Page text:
Next week is a big week for conferences with both Where Conference (April 2 – 4) and Data 2.0 Summit (April 3) taking place in San Francisco.
Tyler Bell, Factual’s Director of Product, will be at Where Conference giving a talk called “Automated Engagement: Electronic Receipts & the Future of Geo.” This will be at 1:40 pm on Tuesday April 3 in Yerba Buena Salon 1 – 3.
The future of mobile payments contains real excitement: not around simple convenience, but rather the return of purchase history back to the hands of the user. While the commercial implications are of course enormous, the geotechnical potential – employing an artifact of the payments process – is huge. This brief talk aims to provide an overview to some of that hugeness, and discuss what how the game is taking shape on the table.
Gil Elbaz, Factual’s CEO and Founder, will be at Data 2.0 speaking on a panel entitled “How Open is the Open Web.” This panel will be in the Robertson Auditorium from 1:30 pm to 2:00 pm.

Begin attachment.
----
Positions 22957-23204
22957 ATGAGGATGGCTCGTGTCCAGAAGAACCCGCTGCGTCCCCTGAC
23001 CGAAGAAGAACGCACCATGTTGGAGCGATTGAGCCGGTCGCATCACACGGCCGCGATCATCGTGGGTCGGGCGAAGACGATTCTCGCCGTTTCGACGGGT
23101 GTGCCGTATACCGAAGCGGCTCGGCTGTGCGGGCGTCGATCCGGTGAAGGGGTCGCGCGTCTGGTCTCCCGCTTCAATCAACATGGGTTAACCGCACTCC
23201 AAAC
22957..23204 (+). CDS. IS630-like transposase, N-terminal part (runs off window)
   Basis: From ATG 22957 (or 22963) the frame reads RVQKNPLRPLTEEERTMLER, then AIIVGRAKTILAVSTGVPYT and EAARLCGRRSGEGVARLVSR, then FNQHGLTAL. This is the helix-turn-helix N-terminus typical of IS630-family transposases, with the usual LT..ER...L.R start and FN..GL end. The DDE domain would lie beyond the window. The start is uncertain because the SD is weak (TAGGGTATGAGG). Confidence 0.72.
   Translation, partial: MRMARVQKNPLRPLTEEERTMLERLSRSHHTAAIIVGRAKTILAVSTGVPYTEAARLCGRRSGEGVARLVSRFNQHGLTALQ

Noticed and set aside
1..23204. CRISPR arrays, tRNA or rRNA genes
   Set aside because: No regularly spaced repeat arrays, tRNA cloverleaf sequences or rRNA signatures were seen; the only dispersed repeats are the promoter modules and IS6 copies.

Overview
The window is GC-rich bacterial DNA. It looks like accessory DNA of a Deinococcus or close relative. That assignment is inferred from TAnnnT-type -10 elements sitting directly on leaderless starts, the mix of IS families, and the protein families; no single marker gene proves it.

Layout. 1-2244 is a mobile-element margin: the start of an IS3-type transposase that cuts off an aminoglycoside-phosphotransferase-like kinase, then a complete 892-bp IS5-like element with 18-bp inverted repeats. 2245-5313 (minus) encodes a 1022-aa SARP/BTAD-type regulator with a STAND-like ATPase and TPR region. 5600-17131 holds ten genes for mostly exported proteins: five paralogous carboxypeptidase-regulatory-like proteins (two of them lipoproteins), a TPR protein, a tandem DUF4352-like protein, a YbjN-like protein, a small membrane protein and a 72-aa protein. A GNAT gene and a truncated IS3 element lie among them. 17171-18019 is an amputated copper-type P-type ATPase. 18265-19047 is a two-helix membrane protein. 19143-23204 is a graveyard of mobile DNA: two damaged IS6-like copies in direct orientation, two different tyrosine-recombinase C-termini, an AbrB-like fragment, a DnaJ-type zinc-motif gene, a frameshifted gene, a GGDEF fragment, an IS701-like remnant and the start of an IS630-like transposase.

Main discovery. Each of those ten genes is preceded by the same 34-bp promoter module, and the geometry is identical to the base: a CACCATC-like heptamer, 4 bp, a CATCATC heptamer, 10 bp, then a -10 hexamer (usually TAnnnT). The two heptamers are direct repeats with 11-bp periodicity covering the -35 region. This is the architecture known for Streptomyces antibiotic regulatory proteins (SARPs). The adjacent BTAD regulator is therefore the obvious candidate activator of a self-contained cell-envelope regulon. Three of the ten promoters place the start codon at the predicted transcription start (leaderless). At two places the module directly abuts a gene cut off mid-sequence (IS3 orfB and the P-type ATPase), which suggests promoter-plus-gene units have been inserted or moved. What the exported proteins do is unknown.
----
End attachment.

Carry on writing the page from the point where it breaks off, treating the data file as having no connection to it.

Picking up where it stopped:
“Web 2.0” is a misnomer because the protocols behind “Web 2.0” and the world wide web are not social or object-oriented at all. “Web 2.0” is based on the same principles as web 1.0 where the protocols for searching and organizing information are based on static pages linking to static pages. What makes the internet social, object-oriented, and ‘deep’ is how websites silo their own closed proprietary data. Though the rise of the API has allowed my data to talk to your data, we live in the age of a “closed web” where data is owned by applications. There are benefits of a “Closed Web”, where each application can design its data architecture in a secure, scalable, organized manner. Yet the concept of an “Open Web” is gaining popularity, where data is increasingly open, self-owning, or ownerless across applications. Is a true “open web” of data even possible? Which types of data will always live in closed applications? What types of new startups, business models, and advertising emerge in an age of open social data / open place data / open object data?
Factual featured on the front-page of the New York Times Business Section yesterday:
Just the Facts. Yes, All of Them
It provides a great overview of the company and our CEO Gil Elbaz. A few choice extracts:
“If all data was clear, a lot fewer people would subtract value from the world,” [Gil] says. “A lot more people would add value.” [...]
Factual’s plan, outlined in a big orange room with a few tables and walled with whiteboards, is to build the world’s chief reference point for thousands of interconnected supercomputing clouds [...]